By calculating intra-class correlation, 60% of the variance of the compliance rate occurred between establishments (p<.0001). Controlling for the individual-level factors, we also found establishment history and condom use policy are most significant predictors of adherence to medical appointments for FSWs. For the establishment with a condom use policy, the average compliance rates are 12.8% higher on the compliance measure (p><.05) compared to establishments without a policy. For each year of workplace history, the average compliance rate of the establishment increases by 1.4% (p><.05). The findings indicate that establishment background is an important determinant of adherences to kept medical appointments for FSWs, even in the presence of controls for a large number of observed characteristics of individuals, families, and workplaces. Implications for interventions aimed at increasing medical adherence will be discussed.
Tabletop Exercises with Local Health Departments to Assess Bioterrorism Preparedness
Jamie D. Clark, BS, University of Utah
Other Authors: Stephen C. Alder, PhD; George L. White, Jr., PhD, MSPH; Niki T. Gledhill, BS; and Royce Moser, Jr., MD, MPH
Tabletops are excellent needs assessment exercises because they illustrate agencies' strengths and weaknesses and function as a way to look for target development methods. Smallpox is specifically considered an excellent topic for preparation trainings because of the potential devastating impact it could have on the public's health. The Utah Division of Emergency Services and Homeland Security (DES), in conjunction with the Utah Department of Health (UDOH), conducted eight smallpox tabletop exercises throughout the state of Utah in the summer of 2003 to promote bioterrorism response planning among local health departments, local government, state agencies, hospitals, law enforcement, fire, military, media and non-profit organizations.
These exercises revealed to participants the complex range of issues that will be raised during a bioterrorism event. Participants realized that it is crucial for them to understand what their expected roles and responsibilities will be prior to an event occurring. These tabletop exercises highlight the importance of utilizing a multidisciplinary approach to respond to a bioterrorism event. It is crucial for these agencies to be familiar and comfortable with each other and their plans prior to an emergency to ensure a synchronized response to any public health disaster. Health department staff and resources may be quickly overwhelmed in a smallpox outbreak and may require assistance from outside agencies. It is important for pertinent agencies, including the health department, to identify resources that could provide assistance in a public health emergency prior to one occurring.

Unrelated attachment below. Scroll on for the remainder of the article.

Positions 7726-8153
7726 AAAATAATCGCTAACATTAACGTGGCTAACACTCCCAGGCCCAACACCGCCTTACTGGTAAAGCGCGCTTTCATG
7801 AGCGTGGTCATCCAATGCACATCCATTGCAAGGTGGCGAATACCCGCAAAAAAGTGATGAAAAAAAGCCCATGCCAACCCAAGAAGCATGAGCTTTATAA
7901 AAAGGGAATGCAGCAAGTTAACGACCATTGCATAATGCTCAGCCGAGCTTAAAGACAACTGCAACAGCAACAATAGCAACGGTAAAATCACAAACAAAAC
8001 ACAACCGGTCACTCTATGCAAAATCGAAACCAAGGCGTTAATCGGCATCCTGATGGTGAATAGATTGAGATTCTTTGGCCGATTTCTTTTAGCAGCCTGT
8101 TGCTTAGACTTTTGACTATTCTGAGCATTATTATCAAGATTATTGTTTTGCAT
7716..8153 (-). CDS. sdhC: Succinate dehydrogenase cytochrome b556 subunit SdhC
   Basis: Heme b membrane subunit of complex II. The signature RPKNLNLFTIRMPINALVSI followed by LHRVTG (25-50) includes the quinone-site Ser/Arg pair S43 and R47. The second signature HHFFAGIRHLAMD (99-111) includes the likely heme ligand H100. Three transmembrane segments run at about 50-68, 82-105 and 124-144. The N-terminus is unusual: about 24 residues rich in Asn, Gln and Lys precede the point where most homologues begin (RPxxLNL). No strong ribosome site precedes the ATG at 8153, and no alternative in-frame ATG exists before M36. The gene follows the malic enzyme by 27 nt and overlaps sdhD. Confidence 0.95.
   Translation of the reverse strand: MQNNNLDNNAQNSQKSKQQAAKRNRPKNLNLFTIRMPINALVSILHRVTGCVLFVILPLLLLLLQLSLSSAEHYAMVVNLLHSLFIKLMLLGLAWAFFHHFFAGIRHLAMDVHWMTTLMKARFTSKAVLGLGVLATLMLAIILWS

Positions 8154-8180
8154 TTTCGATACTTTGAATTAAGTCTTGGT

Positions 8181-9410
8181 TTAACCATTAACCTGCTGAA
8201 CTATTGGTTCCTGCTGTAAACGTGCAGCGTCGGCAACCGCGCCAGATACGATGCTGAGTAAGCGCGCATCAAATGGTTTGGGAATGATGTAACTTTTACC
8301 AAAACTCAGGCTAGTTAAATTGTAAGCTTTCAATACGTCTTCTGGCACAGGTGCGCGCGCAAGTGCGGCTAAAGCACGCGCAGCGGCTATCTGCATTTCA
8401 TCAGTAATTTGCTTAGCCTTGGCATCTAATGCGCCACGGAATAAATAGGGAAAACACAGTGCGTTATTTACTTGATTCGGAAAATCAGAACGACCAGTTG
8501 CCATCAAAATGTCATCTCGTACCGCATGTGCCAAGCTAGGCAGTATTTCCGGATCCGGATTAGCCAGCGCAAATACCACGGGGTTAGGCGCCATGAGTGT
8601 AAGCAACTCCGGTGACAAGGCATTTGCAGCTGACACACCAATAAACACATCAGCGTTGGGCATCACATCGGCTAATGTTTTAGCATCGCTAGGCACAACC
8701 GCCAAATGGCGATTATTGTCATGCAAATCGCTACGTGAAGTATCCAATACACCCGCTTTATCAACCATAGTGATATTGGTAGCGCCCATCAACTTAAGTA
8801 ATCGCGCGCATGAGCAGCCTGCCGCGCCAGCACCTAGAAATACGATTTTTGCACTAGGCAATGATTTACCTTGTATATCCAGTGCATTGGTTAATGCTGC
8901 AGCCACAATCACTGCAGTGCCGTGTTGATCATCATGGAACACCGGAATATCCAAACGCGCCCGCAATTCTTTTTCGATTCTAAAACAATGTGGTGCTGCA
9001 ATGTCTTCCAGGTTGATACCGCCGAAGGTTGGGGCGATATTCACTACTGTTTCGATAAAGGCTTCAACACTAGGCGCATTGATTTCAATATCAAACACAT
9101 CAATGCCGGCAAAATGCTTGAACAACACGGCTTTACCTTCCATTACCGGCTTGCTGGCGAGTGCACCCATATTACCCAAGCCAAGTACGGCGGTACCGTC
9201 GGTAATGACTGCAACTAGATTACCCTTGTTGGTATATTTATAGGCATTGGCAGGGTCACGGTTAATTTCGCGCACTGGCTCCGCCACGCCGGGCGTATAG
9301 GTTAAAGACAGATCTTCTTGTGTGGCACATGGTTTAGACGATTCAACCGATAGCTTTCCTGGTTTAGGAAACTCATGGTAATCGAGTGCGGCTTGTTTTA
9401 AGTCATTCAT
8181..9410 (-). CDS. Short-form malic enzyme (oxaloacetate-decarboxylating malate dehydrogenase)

Fruit and Vegetable Availability and Consumption Among Rural Parents Who Frequently Eat Away From Home
Amanda Harrod, Saint Louis University
Other Authors: Kimberly Hessler, Mike Elliot and Debra Haire-Joshu
This abstract utilizes data from High 5 for Kids, a community based dietary change program for parents of preschool children who reside in rural, southeastern Missouri. Parents (n=1254) were primarily young (MN age 28.9 + 7.1), white (77%), overweight (57% with a Body Mass Index (BMI) over 25; MN BMI 27.1+6.2) females (99%) with 59% reporting annual household incomes under $35,000. Thirty-five percent of parents consumed five or more fruits and vegetables (FV) daily (MN intake 4.1+2.1) excluding French fries. Despite twenty-two percent of parents reporting low availability of FV in the home, the main barrier cited to FV intake was taste (44%), not lack of availability in the community (7%). Thirty-eight percent of parents consume food outside of the home 17 or more times per month. The main reason cited for consuming food away from home was convenience (52%). Parents who reported low availability of FV in the home had an increased frequency of food consumption outside of the home (p=0.001). The more often parents eat out, the lower their intake of FV (r=-.09; p=.001) excluding French fries. Eating out was not significantly correlated with weight (r=0.005; p=0.873). Interventions need to consider the influence of foods consumed away from the home among high-risk populations and efforts should be made to improve the quality of the home food environment and address barriers to FV intake.
Development, Pilot Testing, and Validation of a Knowledge, Awareness, and Practices (KAP) Survey for an Oceanfront Injury Prevention Project